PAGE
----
So what is in this 70-page document?
For one thing, it includes material that never had a public hearing.
“Although many of the concepts and descriptions within this context document have been discussed in the BDCP Steering Committee, others have not. Therefore, information within this Document should not be attributed to the Steering Committee.” The Steering Committee was just a forum for discussing issues.
In other words, not really a STEERING committee.
Among the water supply goals and objectives is this: “Improve long-term water supplies of the SWP and CVP to amounts consistent with those prior to the implementation of the most recent Biological Opinions through improved water conveyance.” Someone says we can’t have that much water again? Ignore them.
There’s a nice picture of the proposed Pipeline/Tunnel Conveyance. (We always knew that “pipeline” was just a transitional word used to keep from alarming people.) It shows five intakes between Freeport and Courtland, a 750-acre forebay near Courtland, and a 600-acre forebay near the existing Clifton Court Forebay.
There’s a nice map showing Aquatic Habitat Restoration. (These green areas always look so nice on a map.)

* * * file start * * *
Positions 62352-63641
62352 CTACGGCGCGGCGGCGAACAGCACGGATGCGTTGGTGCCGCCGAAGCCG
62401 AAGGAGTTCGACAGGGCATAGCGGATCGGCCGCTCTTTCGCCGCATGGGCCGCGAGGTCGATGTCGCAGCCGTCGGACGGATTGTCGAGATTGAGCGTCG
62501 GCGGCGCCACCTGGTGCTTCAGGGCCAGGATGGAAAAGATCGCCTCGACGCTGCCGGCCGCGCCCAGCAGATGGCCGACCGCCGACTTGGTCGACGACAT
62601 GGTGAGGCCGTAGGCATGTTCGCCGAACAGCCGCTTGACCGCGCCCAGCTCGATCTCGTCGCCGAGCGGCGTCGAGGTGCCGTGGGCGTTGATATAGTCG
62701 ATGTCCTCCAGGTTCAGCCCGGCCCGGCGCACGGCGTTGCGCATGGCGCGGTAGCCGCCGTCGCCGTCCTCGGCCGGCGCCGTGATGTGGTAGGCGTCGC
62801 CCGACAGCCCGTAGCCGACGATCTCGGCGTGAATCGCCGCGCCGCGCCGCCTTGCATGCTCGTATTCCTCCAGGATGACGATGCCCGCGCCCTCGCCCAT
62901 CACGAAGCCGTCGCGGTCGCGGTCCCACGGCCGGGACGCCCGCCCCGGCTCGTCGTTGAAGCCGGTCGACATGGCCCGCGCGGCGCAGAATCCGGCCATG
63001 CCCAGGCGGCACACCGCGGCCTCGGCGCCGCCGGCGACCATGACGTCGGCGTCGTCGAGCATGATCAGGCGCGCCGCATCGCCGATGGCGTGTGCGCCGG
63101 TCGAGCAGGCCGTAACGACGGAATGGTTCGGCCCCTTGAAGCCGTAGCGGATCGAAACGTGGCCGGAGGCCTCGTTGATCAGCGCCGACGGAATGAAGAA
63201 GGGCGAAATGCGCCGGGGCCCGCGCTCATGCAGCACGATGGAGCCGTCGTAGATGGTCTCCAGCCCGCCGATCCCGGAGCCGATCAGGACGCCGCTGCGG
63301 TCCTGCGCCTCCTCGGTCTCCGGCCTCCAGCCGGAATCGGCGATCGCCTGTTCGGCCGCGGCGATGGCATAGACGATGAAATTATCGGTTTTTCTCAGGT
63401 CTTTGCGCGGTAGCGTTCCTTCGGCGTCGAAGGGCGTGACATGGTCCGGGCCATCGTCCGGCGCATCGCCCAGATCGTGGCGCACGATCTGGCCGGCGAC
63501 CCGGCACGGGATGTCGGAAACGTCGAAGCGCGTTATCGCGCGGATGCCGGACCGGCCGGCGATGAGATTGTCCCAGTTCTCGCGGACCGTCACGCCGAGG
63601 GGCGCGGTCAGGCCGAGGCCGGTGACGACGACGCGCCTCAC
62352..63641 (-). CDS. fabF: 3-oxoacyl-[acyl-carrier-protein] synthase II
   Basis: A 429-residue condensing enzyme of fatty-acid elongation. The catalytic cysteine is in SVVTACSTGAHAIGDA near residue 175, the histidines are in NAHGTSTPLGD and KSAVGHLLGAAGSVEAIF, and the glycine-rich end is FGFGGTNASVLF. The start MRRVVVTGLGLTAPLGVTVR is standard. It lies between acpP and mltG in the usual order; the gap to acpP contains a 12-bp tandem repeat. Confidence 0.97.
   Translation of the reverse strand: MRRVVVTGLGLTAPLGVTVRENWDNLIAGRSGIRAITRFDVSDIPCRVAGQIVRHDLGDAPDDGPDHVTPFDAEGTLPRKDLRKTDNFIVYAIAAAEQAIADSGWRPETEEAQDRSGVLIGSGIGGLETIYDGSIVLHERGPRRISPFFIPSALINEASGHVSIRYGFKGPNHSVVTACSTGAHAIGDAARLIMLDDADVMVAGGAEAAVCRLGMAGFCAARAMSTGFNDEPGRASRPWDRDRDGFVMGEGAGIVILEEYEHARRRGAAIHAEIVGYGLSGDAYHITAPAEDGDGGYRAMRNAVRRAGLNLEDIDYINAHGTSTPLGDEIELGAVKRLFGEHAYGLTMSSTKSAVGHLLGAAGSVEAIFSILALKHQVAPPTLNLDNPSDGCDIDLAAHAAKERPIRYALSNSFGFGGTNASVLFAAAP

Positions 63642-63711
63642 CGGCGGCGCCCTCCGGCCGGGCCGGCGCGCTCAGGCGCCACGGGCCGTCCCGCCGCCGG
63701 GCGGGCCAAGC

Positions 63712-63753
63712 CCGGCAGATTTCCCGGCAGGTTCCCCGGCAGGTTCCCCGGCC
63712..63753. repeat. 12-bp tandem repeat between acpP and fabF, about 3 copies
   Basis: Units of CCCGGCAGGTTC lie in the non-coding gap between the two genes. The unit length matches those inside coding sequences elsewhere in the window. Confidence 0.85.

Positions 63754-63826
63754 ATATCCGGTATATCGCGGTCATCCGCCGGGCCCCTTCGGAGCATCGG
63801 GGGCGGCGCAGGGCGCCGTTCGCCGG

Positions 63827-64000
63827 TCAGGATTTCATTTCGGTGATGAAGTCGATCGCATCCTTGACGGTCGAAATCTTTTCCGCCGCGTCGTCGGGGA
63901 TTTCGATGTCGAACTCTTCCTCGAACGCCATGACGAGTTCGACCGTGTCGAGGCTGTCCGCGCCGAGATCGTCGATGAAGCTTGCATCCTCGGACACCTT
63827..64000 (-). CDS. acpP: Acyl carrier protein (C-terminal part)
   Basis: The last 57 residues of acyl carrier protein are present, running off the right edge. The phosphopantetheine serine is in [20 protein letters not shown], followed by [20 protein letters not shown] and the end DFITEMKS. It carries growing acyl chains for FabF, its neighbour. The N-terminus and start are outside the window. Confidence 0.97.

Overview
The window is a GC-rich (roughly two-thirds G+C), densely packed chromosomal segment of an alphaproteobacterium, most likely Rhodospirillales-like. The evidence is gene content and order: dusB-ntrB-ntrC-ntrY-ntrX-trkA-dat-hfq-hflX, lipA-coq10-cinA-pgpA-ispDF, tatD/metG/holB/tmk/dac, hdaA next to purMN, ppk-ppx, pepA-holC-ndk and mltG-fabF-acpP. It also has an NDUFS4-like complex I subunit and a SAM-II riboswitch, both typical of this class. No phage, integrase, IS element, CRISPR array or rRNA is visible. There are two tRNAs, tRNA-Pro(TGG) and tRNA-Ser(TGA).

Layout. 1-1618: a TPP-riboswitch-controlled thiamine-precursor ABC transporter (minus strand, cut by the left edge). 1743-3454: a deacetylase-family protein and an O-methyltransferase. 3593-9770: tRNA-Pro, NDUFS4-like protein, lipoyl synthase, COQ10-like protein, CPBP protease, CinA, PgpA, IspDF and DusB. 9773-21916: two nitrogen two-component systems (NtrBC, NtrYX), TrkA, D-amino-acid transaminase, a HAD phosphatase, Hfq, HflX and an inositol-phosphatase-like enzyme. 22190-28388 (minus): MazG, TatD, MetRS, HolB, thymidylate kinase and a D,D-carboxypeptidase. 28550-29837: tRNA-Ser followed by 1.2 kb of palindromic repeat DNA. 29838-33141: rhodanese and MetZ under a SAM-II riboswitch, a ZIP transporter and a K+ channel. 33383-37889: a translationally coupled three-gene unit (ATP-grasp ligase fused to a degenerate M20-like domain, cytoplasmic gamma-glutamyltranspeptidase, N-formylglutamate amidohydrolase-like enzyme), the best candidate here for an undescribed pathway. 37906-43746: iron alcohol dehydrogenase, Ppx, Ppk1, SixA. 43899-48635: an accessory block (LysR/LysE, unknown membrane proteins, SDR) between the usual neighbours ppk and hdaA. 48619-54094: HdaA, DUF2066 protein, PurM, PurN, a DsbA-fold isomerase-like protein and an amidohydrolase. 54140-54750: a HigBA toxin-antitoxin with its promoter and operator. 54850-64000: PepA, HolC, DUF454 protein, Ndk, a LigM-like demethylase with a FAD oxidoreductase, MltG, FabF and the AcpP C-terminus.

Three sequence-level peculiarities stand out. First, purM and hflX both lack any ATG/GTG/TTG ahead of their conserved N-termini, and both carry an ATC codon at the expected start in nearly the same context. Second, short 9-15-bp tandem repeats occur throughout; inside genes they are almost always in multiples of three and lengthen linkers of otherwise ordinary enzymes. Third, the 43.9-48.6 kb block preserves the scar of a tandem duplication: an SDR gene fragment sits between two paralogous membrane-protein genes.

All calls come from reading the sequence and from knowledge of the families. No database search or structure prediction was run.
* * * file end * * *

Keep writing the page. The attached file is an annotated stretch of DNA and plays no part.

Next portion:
“DWR will be the permittee under the BDCP and will construct, own and operate the new facility.” The proposal is for a 15,000 cfs tunnel/pipeline. The total conveyance electric load is 210 megawatts.
There’s a “cost model” estimating total “out-of-pocket” capital and O&M implementation costs over a 50-year period at between $20 billion and $25 billion (rounded up). However, “At this stage, how the BDCP will actually be financed has not been addressed.” In other words, it will cost a lot, and probably more that which is being estimated because nobody wants to commit to how it will be paid for.
Among “Near-Term Operational Criteria (for The Purpose of Analysis)”: “Delete the fall X2 flow requirement as allowed in the RPA based on best available science.” (Quick – Somebody find us some best available science to back this up!) What that means to us every day people is that fresh water standards won’t have to be met in the Delta during the fall. Wonder what that will do to agriculture, fisheries, water quality for Contra Costa Water District users, and operation of Stockton’s Delta Water Intake Project?
Everyone who cares about the well-being of the Delta and the people in it will find something not to like in this document. But as far as the BDCP is concerned, those people are not “stakeholders.”